Date: Mon, 8 Jul 1996 15:33:45 -0400

From: Jesse T Sheidlower jester[AT SYMBOL GOES HERE]PANIX.COM

Subject: Semi-early "uptalk" citation

I encountered a passage which I thought could

be of interest to some ADS-L'ers. I'm not sure

who's doing research on "uptalk," but if anyone

knows someone, feel free to send this along.

I was recently reading John A. Williams' novel

_The Angry Ones,_ first published in 1960 although

written in the period 1956-60. Williams is a black

writer who became a professor of English at

Rutgers; this is his first novel. The passage

struck me because it seems rather early (although

Joan Hall of DARE tells me that the uptalk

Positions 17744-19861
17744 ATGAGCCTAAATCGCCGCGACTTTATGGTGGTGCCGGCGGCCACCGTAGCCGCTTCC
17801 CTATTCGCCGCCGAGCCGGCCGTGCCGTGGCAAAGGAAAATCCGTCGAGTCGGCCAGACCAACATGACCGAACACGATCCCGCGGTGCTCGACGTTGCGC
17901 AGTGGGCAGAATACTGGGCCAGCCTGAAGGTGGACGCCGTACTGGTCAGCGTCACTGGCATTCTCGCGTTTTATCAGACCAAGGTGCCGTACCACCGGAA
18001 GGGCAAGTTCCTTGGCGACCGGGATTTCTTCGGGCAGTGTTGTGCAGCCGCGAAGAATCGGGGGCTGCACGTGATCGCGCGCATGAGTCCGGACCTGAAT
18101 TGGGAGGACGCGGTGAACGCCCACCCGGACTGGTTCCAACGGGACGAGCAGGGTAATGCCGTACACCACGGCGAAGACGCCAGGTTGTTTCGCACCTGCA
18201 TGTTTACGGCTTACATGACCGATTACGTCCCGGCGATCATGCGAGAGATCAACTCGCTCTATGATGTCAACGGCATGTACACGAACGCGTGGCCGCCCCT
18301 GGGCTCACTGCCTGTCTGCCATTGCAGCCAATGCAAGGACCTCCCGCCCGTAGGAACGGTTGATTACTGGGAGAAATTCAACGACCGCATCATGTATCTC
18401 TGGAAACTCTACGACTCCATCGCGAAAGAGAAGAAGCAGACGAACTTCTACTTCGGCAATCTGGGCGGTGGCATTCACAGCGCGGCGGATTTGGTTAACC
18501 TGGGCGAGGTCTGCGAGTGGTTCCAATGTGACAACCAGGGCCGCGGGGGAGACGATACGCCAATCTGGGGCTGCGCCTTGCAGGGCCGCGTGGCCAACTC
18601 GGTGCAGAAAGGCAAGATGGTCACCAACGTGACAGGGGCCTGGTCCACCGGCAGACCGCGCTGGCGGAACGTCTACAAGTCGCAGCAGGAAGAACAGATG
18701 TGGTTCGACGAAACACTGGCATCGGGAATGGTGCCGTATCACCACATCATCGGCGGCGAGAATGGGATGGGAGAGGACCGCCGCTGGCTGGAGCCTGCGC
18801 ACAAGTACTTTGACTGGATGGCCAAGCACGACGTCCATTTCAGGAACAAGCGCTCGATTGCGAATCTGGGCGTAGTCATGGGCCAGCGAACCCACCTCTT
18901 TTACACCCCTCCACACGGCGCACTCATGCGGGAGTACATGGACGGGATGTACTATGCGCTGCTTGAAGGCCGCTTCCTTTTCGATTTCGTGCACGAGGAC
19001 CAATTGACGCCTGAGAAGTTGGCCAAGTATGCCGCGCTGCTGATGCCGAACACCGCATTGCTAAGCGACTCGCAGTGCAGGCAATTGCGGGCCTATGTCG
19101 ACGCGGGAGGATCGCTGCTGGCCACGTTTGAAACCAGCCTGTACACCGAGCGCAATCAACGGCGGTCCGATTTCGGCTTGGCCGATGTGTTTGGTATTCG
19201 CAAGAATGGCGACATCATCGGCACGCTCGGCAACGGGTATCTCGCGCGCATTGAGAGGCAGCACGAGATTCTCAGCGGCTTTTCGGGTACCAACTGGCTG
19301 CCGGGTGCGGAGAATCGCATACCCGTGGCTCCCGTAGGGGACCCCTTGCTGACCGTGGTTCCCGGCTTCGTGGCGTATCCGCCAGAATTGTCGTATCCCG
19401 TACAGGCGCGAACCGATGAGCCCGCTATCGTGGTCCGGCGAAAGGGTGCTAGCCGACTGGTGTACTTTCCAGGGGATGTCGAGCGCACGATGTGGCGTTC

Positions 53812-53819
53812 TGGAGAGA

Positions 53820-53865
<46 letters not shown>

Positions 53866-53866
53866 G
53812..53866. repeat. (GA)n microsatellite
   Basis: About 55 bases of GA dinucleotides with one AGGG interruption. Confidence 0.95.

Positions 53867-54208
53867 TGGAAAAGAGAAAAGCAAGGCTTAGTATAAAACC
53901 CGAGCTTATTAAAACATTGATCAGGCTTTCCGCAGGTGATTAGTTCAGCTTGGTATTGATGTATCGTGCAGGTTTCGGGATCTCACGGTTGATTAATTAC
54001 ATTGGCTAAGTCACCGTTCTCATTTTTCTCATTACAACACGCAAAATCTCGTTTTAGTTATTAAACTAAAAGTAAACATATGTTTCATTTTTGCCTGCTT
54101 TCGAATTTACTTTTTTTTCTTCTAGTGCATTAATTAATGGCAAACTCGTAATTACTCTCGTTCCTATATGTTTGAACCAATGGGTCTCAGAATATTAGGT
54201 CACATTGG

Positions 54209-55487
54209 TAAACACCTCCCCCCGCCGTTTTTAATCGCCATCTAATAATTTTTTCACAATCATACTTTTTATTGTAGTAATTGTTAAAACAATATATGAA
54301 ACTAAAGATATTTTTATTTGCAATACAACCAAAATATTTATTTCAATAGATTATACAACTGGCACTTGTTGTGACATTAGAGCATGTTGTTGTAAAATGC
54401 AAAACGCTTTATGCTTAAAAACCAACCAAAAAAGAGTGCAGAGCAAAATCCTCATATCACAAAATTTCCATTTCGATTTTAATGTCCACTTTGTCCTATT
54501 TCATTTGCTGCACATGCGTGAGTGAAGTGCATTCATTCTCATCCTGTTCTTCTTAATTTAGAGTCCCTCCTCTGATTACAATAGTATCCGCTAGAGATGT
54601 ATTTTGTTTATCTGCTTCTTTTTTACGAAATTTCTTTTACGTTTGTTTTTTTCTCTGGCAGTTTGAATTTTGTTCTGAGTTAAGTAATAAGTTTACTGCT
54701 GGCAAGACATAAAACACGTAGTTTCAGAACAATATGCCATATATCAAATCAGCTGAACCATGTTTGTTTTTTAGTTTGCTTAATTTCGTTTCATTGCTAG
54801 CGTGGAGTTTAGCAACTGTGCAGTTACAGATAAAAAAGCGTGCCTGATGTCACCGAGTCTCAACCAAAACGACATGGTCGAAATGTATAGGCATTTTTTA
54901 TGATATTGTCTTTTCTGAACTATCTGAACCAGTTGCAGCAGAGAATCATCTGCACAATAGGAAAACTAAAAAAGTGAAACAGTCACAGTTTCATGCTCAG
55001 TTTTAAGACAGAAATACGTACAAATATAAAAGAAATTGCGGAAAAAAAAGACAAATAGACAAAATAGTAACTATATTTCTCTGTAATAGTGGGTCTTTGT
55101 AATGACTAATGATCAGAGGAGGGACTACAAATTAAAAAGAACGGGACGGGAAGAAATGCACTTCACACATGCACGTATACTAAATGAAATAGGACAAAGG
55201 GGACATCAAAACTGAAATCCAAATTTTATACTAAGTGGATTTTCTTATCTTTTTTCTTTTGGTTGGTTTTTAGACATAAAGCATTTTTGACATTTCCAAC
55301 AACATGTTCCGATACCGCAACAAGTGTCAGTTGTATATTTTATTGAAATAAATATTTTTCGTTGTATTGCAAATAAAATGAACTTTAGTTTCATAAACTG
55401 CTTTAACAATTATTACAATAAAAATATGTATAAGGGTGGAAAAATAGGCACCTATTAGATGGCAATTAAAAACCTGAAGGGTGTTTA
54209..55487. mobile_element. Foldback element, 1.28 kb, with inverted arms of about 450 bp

phenomenon is well known as a Southernism for

some time); because the speaker is a man; and

because the "uptalk" is explicitly discussed in

the text.

This passage is chapter 15; it's found on page

118 of the 1996 Norton reprint of the book in

their Old School Books line. Both speakers in

this exchange are white men; the narrator is a

black man. The uptalking speaker is identified

as a farmer from the Mississippi Delta.

---------------- begin included text --------------

"Confidentially," he said, "it took all my

savings--and you know what happened the last time I

was here?"

"Yes?" Rollie said. He didn't bat an eyelash.

"I went to see my brother so I could go

ahead plannin' things for next year if I got some

money from him?"

Southerners have a way of making statments

sound like questions.

---------------- end included text ---------------

Hope this is useful/of interest.


Jesse Sheidlower

Random House Reference